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    February 9, 2024

    Drug Discovery Industry Roundup with Barry Bunin — February 9, 2024

    Barry Bunin, PhD Founder & CEO Collaborative Drug Discovery

    Barry Bunin, PhD
    Founder & CEO
    Collaborative Drug Discovery

    “Biogen Abandons Its Controversial Alzheimer’s Drug Aduhelm.” That’s the headline in the New York Times coverage, which says  “Biogen’s decision to abandon its ownership rights to Aduhelm closes out a yearslong saga that generated outrage and eroded trust in the regulatory process for bringing new medicines to market.” The article notes: “With an initial sticker price of $56,000 a year, Aduhelm was once projected to be taken by millions of Alzheimer’s patients, strain Medicare’s budget and bring in billions of dollars a year. But Aduhelm failed spectacularly in the marketplace.” Biogen reportedly brought in only $7.8 million during the first 18 months of the drug being on the market. The company said it wasn’t acting because of any concerns about the drug’s safety. The rights to Aduhelm revert  to the Swiss company Neurimmune, which had licensed the drug to Biogen.

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    "Goodbye to Aduhelm." That’s how Derek Lowe headlined his recent blog in Science. “I was never happy about the FDA's decision to approve it, and that's putting it lightly,” Lowe writes. “That was one of the worst decisions the agency has made in my 30+ years in the drug industry, as far as I'm concerned. I wasn't alone in thinking that way, since some members of the advisory committee that recommended against that approval resigned in protest, and Medicare later declared that they would not pay for the drug unless it was for patients enrolled in another clinical trial. You know, to find out if it really had any efficacy (and especially relative to its safety profile). You know, that thing the FDA is supposed to do before approving a drug. C'mon, you remember.”

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    More Evidence for the Role of Prions. FIERCE Biotech carries an article about a case series just published in Nature Medicine by scientists at University College London suggesting new evidence about prions playing an initiating role in Alzheimer’s. The cases involve five patients who were given growth hormones derived from human cadavers as part of a now-obsolete childhood medical treatment who later developed early-onset Alzheimer’s disease. Keith Vossel, M.D., director of the Alzheimer’s Research Center at the University of California, Los Angeles, told FIERCE Biotech “I wouldn’t go so far as to say that it validates a theory, but I think it just adds one more  strong piece of evidence for the prion-like hypothesis of Alzheimer’s seeding and trans-synaptic spreading.”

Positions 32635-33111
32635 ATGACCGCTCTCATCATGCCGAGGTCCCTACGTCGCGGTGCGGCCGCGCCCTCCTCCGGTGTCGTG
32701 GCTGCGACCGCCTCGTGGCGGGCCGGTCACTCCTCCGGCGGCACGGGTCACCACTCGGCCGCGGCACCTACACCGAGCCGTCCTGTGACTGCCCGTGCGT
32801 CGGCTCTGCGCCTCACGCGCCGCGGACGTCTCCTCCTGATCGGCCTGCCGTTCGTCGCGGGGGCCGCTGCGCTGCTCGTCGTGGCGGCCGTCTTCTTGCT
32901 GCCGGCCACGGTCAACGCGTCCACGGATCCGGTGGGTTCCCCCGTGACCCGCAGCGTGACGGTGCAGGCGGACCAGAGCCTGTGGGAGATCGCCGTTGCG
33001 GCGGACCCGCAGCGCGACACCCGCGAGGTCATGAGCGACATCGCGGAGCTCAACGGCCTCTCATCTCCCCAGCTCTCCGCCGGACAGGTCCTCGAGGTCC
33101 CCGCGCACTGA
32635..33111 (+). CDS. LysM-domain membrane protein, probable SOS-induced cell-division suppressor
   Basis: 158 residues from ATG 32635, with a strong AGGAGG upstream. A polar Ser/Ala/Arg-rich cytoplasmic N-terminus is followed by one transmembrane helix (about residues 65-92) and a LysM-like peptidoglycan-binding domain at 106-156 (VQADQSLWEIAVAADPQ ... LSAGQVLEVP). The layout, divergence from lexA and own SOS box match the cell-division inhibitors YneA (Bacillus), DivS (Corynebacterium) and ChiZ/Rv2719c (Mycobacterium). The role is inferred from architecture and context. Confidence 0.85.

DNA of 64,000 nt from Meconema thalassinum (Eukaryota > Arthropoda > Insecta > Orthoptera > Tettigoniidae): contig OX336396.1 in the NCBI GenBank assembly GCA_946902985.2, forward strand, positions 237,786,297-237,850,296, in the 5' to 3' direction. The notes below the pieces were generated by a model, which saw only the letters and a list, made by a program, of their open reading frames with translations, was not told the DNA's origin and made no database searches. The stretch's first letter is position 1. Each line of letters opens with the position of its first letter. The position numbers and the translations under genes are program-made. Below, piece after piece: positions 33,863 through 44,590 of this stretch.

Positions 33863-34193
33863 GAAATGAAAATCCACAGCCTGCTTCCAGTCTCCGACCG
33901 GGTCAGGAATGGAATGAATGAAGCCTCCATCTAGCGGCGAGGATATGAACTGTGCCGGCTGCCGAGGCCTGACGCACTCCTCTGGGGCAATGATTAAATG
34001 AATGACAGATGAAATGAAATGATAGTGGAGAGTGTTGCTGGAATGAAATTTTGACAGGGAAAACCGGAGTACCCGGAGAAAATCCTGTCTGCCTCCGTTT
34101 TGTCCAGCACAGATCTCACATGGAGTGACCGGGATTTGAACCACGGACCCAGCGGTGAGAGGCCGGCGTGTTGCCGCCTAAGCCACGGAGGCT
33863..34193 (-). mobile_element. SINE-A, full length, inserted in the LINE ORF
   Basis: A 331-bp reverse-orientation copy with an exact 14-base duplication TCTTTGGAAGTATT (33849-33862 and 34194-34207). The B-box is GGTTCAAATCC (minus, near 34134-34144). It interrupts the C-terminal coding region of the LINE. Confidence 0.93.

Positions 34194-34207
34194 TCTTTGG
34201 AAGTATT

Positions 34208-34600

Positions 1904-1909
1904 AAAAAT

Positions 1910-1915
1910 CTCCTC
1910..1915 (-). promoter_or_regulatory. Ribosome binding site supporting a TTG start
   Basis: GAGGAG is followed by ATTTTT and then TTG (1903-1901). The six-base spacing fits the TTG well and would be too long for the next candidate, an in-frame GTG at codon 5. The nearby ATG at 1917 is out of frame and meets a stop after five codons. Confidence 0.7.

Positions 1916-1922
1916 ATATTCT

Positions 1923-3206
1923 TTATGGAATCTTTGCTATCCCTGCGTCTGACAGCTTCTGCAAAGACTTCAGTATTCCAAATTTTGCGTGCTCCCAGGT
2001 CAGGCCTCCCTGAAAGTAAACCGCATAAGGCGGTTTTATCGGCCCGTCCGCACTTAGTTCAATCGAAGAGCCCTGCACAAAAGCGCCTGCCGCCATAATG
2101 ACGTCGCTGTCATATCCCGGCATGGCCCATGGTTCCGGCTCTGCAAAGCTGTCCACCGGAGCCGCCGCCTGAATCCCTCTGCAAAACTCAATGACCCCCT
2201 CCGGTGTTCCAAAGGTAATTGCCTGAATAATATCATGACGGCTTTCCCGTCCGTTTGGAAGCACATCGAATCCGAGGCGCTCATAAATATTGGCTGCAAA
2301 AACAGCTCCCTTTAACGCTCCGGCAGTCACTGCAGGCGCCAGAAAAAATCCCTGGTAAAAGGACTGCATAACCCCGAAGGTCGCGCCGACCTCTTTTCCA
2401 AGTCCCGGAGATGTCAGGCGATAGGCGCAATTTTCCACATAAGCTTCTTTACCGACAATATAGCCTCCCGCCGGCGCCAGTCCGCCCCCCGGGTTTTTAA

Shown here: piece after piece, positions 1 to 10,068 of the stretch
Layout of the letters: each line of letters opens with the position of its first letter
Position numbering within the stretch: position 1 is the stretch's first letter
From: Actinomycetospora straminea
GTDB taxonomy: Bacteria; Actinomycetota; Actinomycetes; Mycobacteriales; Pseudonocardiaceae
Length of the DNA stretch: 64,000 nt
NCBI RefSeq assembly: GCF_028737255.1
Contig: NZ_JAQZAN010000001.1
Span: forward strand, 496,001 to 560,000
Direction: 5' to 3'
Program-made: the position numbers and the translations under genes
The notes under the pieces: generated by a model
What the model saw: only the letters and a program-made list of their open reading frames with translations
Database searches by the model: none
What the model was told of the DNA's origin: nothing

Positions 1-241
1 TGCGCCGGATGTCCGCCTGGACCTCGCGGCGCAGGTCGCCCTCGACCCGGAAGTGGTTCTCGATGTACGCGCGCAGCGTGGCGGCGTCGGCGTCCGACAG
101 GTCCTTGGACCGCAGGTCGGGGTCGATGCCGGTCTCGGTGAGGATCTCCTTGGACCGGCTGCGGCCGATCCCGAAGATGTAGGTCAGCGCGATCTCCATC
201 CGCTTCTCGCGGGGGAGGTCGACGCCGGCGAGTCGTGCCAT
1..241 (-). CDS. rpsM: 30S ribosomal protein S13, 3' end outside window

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    AI & Digital Twins to Make Drug Discovery “Cheaper, Faster, and More Successful.” That’s among the predictions of Paul Workman, PhD, a team leader at the Institute of Cancer Research, when asked by the American Association for Cancer Research to forecast areas of progress for 2024. Workman predicts that rapid advances in AI, chemical technology, and small- molecule chemical probes will provide the cutting-edge resources needed to expand and accelerate drug discovery for cancer. “AlphaFold could shave years off the initial phase of the oncology drug discovery pathway,” said Workman, noting that it will enable researchers to design drugs for new targets without having to wait for a crystal structure to be solved. “In some cases, it may allow researchers to design drugs against targets that couldn’t have been worked on at all before—which will have even bigger impact.” Workman is excited about the prospect of digital twins, which he describes as highly sophisticated in silico models of individual patients. “As an example, you could build the digital twin of a patient and then test how a particular drug might impact that patient’s cancer before prescribing it to them,” he explained. “I think the time will come when we will be doing much more experimentation in silico and much less in vivo, making drug discovery cheaper, faster, and more successful.”

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    “World-First Blood Test for Brain Cancer May Increase Survival Rates.” That’s the headline for a recent article in The Guardian about a test created by surgeons and scientists, who say it could revolutionize diagnosis, speed up treatment, and boost survival rates. The breakthrough was reported in the International Journal of Cancer. Researchers at the Brain Tumor Research Centre of Excellence, run by Imperial College London and Imperial College healthcare NHS trust, found the test could accurately diagnose a range of brain tumors, including glioblastoma (GBM), the most commonly diagnosed type of high-grade brain tumor in adults, astrocytomas oligodendrogliomas. The test had “high analytical sensitivity, specificity and precision”, the team reported. The test works by isolating glial cells that have broken free from the tumor and are found circulating in the blood. The isolated cells are then stained and can be identified under a microscope. “Through this technology, a diagnosis of inaccessible tumors can become possible through a risk-free and patient-friendly blood test,” said Dr. Nelofer Syed, who leads the Brain Tumor Research Centre of Excellence. “We believe this would be a world first as there are currently no non-invasive or non-radiological tests for these types of tumors.”

    Barry A. Bunin, PhD, is the Founder & CEO of Collaborative Drug Discovery, which provides a modern approach to drug discovery research informatics trusted globally by thousands of leading researchers. The CDD Vault is a hosted biological and chemical database that securely manages your private and external data.

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